Defendant does not urge us to adopt the Federal rule established in McNabb v. United States, 318 U.S. 332, 87 L.Ed. 819, 63 S.Ct. 608, and Mallory v. United States, 354 U.S. 449, 1 L.Ed.2d 1479, 77 S.Ct. 1356, that unnecessary delay in presentment before a magistrate per se renders a confession inadmissible. We have repeatedly stated that the McNabb-Mallory rule does not rest on constitutional principles and does not of necessity apply to State criminal prosecutions. (People v. Harper, 36 Ill.2d 398, and cases there cited.) Rather, defendant urges the adoption of a limited application of the McNabb-Mallory rule when the detention during which a confession is obtained is after an arrest upon a warrant.

He contends that the question of the admissibility of a confession obtained after an arrest upon a warrant and prior to presentment before a judge has been presented only once before, and that was to the Supreme Court of Wisconsin in Phillips v. State, 29 Wis.2d 521, 139 N.W.2d 41. However, in that case defendant was arrested without a warrant at 11:30 A.M., signed a written confession about 4:30 P.M., was presented to a magistrate the following day, and the confession was held admissible.

Under the statute (Ill. Rev. Stat. 1963, ch. 38, par. 109-1) the duty of the arresting officer to take an arrested person before a judge without unnecessary delay is the same whether arrested with or without a warrant. Here it was obviously impractical to take defendant before a judge immediately upon arrest at 3:30 A.M. on Saturday. Failure to present defendant to a judge prior to 11:30 A.M. does not appear to be so unreasonable as to require automatic exclusion of a confession obtained during detention after arrest upon a warrant. "The legislative directions that an accused be taken before a magistrate `forthwith' or `without unnecessary delay' cannot mean that police officers forsake all other duties to comply, and neither can they mean that the police do not have reasonable latitude to fully investigate a crime." (People v. Jackson, 23 Ill.2d 274, 280.) While defendant was in custody from 3:30 to 11:30, a considerable portion of that time was spent in traveling from place to place. The questioning was not continuous and intensive during this time but was done intermittently. There is no evidence that defendant was led to believe he could or would be held indefinitely if he did not confess. (Cf. Davis v. North Carolina, 384 U.S. 737, 16 L.Ed.2d 895, 86 S.Ct. 1761; People v. Moriarity, 33 Ill.2d 399.) The detention was not so unreasonable or oppressive as to require exclusion of the confession.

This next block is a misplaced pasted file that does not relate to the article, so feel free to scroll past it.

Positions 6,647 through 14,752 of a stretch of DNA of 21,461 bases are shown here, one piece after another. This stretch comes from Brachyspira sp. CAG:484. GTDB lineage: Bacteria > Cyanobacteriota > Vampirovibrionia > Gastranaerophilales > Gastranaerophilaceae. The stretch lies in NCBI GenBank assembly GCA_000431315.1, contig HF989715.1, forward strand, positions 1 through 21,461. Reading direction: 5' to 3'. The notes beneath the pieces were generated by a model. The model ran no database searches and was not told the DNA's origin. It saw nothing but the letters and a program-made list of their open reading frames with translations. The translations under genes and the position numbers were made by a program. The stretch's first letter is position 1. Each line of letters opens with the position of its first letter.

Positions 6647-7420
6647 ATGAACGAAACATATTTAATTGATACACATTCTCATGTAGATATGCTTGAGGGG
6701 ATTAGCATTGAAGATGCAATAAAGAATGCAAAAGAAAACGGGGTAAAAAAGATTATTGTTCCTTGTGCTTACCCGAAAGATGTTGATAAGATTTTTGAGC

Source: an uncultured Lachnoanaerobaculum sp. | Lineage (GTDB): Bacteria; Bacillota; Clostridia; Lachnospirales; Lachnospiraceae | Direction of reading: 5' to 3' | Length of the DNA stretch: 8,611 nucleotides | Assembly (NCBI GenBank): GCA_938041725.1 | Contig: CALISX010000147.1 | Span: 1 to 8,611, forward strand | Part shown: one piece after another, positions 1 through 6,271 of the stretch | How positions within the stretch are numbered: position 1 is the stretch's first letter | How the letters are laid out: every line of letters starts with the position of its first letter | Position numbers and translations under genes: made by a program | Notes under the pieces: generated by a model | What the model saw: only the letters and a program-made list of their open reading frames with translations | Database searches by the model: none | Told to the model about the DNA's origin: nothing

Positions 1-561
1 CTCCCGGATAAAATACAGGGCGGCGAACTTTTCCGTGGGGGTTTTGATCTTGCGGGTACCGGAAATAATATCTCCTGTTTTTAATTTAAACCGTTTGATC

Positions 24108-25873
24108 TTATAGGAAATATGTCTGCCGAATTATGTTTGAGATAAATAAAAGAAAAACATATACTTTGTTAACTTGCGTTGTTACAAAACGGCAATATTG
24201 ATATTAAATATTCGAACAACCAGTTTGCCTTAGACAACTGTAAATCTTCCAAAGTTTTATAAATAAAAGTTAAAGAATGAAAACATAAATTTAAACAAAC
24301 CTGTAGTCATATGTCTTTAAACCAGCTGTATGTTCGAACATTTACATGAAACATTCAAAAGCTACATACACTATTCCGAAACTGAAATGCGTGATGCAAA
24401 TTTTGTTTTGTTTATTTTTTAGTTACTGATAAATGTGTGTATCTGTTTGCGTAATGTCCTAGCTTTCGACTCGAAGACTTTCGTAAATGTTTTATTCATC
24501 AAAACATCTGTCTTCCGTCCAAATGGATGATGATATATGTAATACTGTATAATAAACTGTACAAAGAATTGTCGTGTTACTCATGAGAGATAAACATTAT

Defendant also argues that the State failed to prove the voluntariness of the confession. He testified that he was arrested in the early morning hours by four armed policemen, handcuffed in the squad car and struck several times, handcuffed to a window screen in the police station until about 8:30 A.M., was not provided with food, and was not warned of his right to consult with counsel or to remain silent. He does not complain about his treatment during the interval from approximately 8:30 A.M. until he arrived at the criminal court building. The State's witnesses denied that defendant was ever hit. They testified that one of his arms was handcuffed to a window screen for a time while another arm was free, and while so handcuffed he was seated on a chair with a padded seat cushion and back rest. Defendant was not questioned continuously but was twice taken from the station in order to direct police officers to people and places referred to in his statement. They further testified that defendant never requested food and when taken to a restaurant shortly after 10:30 A.M., he said he was not hungry and did not finish what he had ordered.